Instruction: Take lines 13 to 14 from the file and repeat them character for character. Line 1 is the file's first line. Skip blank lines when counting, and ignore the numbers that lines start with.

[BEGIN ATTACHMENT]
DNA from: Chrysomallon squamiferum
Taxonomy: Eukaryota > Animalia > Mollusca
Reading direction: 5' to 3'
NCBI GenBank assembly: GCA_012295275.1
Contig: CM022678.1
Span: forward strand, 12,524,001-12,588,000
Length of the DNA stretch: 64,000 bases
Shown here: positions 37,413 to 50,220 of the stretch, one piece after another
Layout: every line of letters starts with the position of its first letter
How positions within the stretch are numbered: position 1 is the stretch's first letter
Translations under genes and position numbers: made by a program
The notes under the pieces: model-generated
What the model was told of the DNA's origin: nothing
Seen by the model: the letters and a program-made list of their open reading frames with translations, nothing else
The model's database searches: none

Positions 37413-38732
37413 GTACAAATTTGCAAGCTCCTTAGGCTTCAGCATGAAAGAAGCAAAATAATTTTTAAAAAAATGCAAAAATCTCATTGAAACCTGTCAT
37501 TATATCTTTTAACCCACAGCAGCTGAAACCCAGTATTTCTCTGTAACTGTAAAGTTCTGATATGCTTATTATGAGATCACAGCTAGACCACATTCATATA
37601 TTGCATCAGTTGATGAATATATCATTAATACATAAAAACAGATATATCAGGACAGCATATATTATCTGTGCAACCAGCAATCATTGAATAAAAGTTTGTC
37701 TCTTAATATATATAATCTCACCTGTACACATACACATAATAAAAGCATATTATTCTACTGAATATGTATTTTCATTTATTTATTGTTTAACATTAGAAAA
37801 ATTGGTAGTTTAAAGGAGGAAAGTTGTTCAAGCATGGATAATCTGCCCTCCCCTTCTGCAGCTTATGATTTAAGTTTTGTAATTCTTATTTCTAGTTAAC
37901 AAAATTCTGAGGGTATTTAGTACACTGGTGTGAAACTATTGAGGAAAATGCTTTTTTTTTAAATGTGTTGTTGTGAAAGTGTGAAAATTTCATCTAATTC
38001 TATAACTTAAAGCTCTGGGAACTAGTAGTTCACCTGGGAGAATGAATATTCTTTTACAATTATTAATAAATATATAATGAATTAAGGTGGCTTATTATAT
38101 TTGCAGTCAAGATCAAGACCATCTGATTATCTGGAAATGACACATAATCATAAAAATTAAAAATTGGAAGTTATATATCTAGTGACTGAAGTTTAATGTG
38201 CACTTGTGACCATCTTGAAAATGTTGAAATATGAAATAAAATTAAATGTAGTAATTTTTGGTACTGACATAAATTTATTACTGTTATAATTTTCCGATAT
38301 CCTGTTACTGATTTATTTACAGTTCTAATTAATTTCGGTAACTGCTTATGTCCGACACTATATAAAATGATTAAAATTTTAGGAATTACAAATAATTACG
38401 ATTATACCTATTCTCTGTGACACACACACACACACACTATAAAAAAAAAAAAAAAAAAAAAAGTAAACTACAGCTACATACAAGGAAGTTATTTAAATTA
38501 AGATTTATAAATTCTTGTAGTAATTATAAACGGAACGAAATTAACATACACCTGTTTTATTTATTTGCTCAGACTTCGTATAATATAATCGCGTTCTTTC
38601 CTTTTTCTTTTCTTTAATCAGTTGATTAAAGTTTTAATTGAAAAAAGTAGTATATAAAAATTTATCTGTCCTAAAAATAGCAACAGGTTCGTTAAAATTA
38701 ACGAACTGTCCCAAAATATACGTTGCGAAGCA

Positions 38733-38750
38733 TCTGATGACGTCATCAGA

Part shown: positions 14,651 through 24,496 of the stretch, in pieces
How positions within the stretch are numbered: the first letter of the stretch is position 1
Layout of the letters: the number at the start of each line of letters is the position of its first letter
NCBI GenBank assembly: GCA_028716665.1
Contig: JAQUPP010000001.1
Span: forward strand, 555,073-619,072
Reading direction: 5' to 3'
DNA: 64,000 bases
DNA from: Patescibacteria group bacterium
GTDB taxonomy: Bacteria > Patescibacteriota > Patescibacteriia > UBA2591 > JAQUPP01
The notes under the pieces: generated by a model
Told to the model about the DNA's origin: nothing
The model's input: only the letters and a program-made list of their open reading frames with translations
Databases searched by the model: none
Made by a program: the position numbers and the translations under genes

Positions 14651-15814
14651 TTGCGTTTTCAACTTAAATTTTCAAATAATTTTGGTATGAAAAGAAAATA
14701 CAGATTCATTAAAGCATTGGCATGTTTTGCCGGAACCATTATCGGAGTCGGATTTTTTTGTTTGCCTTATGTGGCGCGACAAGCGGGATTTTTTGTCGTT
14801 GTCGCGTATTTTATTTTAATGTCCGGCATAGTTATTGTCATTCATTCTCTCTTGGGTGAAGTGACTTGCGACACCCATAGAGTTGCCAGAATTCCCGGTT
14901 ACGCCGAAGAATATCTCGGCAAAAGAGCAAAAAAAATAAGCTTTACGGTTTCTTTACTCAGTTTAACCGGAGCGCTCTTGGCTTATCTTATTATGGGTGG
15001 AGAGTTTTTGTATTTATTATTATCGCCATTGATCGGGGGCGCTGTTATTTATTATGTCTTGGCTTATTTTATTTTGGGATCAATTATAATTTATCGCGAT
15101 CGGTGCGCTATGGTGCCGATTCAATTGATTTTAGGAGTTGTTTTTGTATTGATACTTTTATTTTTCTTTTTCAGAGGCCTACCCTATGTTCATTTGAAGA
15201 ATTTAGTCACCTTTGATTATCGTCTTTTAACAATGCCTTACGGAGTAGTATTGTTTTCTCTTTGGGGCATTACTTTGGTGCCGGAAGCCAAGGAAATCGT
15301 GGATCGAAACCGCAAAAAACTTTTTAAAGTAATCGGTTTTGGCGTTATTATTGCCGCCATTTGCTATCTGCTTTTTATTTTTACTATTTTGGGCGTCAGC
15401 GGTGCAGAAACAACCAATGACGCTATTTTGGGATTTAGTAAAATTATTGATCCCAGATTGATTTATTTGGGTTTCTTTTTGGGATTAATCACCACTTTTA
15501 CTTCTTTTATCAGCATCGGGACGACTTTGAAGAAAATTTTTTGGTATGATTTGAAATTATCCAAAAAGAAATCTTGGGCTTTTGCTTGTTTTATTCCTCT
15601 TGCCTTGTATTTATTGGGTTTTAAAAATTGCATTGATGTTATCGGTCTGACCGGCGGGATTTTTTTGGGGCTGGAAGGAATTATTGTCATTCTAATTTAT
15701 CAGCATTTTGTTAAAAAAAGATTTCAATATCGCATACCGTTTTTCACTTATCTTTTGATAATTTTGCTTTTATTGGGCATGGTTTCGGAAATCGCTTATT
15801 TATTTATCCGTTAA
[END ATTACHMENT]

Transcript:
What the model was told of the DNA's origin: nothing
Seen by the model: the letters and a program-made list of their open reading frames with translations, nothing else